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The Senate Advisory Committee on University Affairs met virtually Monday afternoon to hear from Debasish Dutta, chancellor of the University of Michigan–Flint, on the state of the satellite campus nearly a year into the COVID-19 pandemic.
The committee also discussed improving communication between members of the Senate Assembly and Faculty Senate and their respective units. They also prioritized important issues to raise during a future conversation with University Provost Susan M. Collins, such as plans for the fall 2021 semester and vaccine distribution among students.
Dutta outlined the unique challenges the Flint campus faces with its largely in-state student population, as compared to the Ann Arbor campus, where about half of undergraduates come from out-of-state. Dutta said he is concerned that the number of high school graduates in the state of Michigan will continue to decline throughout this decade, diminishing the pool of potential in-state students. With tuition as a major source of revenue, this poses a threat to the campus’ fiscal stability, Dutta said.
“When high school graduates decline, Ann Arbor gets more aggressive, Michigan State gets more aggressive,” Dutta said. “Who’s going to lose?”
On top of that, Dutta said that U-M Flint’s funds from the state of Michigan are limited. According to the Higher Education Appropriations report for fiscal year 2020-2021, Flint receives the second-lowest state appropriation across Michigan’s 15 public universities at over $23 million, compared to the Ann Arbor campus’ appropriation of over $322 million.
Dutta said these disparities are in part due to the newness of the Flint satellite campus, which was founded in 1956. Nonetheless, in facing these financial challenges and seeing a steady decline in enrollment over the past six years, Dutta said the Flint campus has two main priorities: improving public perception and marketing themselves more to both high school students and adults, as well as pursuing fiscal stability. Beyond cutting costs, Dutta stressed the need to reinvest in programs that serve the market of adults seeking online degrees, who are often targeted by for-profit universities.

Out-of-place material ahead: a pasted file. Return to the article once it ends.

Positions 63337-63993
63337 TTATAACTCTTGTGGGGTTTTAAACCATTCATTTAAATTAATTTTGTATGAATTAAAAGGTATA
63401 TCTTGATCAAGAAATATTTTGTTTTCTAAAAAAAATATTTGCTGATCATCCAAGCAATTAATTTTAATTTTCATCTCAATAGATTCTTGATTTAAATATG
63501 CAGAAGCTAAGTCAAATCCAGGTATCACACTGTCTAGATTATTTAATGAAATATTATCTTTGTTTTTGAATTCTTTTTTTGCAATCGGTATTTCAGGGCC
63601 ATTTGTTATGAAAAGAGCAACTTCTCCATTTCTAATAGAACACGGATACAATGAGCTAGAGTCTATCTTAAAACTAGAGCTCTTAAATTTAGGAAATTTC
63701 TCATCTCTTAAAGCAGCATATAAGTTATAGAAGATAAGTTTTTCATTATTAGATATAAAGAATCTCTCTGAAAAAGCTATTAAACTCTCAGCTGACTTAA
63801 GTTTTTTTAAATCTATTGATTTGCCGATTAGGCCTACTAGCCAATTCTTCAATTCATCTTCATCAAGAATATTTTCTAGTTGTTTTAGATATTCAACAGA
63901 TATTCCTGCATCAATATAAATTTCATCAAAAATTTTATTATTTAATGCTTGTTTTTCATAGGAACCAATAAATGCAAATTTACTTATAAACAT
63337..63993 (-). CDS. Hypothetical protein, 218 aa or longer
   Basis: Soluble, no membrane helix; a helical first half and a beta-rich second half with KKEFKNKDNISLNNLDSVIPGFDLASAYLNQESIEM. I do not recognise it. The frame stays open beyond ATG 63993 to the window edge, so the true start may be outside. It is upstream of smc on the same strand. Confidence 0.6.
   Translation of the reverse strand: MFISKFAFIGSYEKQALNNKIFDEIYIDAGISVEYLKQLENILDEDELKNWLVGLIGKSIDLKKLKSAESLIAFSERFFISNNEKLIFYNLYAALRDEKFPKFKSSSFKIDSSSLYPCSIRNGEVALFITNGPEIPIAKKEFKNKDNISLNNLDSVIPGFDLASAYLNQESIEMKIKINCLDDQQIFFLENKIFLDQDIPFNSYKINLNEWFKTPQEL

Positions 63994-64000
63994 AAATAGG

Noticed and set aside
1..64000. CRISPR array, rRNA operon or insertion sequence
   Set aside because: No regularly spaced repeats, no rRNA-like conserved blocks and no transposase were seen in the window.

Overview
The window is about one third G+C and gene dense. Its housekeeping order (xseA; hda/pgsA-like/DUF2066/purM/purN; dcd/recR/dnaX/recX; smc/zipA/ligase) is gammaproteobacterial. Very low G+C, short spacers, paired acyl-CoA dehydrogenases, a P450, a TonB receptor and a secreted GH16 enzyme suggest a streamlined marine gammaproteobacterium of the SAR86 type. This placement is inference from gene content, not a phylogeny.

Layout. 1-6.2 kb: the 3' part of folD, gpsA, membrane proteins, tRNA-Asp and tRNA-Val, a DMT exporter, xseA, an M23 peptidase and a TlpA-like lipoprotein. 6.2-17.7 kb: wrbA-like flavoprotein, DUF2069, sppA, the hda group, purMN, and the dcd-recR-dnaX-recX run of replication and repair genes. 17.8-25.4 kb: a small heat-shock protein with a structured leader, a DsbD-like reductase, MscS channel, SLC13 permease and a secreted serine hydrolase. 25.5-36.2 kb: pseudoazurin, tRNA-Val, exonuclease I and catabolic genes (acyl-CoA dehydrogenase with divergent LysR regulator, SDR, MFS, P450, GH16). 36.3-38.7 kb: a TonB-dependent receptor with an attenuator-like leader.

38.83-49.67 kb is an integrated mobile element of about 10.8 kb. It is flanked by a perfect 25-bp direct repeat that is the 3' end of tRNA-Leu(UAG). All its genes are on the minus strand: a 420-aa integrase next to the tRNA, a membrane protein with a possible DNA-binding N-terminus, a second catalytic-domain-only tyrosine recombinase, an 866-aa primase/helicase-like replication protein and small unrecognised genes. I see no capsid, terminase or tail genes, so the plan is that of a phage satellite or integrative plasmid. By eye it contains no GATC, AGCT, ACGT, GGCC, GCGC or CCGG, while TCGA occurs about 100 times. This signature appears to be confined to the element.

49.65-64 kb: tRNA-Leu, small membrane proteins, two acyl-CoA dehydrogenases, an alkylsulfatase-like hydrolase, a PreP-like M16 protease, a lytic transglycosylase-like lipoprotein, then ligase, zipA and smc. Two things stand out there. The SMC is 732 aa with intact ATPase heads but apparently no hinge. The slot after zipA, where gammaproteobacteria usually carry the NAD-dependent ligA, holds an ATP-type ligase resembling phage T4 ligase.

“If I just keep (cutting costs only), it’s a race to the bottom,” Dutta said. “All the cost-cutting which I am doing, I am repurposing to academics because if we do not create programs in demand for the future, even fewer students will come. We have to modernize our offerings … such that we can compete for that shrinking population of Michigan students.”
Information professor Kentaro Toyama asked whether Dutta has considered the possibility of a consistent subsidy from the Ann Arbor campus, alluding to SACUA’s past discussions of the One University Campaign. Toyama said he considers it a “shame” the University of Michigan hasn’t invested more in its regional campuses.
Dutta said he does not personally consider support from Ann Arbor a priority, but that he thinks the question also depends on whether the campuses all represent one university or three — a frequent subject of debate among SACUA as well as among students involved in the 1U Campaign.
“I don’t want Flint or any other institution to be receiving money just because you feel sorry for us,” Dutta said. “That’s not going to help us. We have to fend for ourselves. We have to be entrepreneurial.”
The 1U Campaign was launched in 2018 by students and faculty to equitably distribute resources between the three campuses. For the past few years, members of the 1U Campaign have put pressure on administrators to expand resources like a health service and the Go Blue Guarantee to Flint and Dearborn. SACUA has previously discussed urging the University to offer the GBG on all three campuses.
SACUA also discussed the agenda for their meeting next Monday, which Collins will be attending. Annalisa Manera, Engineering professor and SACUA vice chair, said there needs to be more transparency and details regarding plans for the fall semester and vaccine distribution.
“It’s quite unclear right now,” Manera said. “Are they going to start with students? Are they going to start with faculty?”
The University’s administration previously announced their optimism that the fall 2021 semester would be “more normal,” as compared to the current semester’s online learning. Concrete plans for the fall semester are set to be announced mid-March.
In preparation for the meeting with Collins, SACUA chair Colleen Conway, professor in the school of Music, Theatre & Dance, suggested that each representative on SACUA communicate with the individual units, departments and colleges they represent. The committee had mixed reviews of how communicative Senate Assembly members are with their respective units. SACUA is the 9-member executive board, while Senate Assembly is the body of 74 elected representatives that advise the University on policies concerning faculty interests.
“I’d have to say that in all my time at the university, I’ve never received any communication from any Senate Assembly member in LSA about anything,” Neil Marsh, Medical School professor, said.
The next Senate Assembly meeting will take place on March 15. May 10 will be their final meeting of the semester.
Daily Staff Reporter Julianna Morano can be reached at firstname.lastname@example.org.
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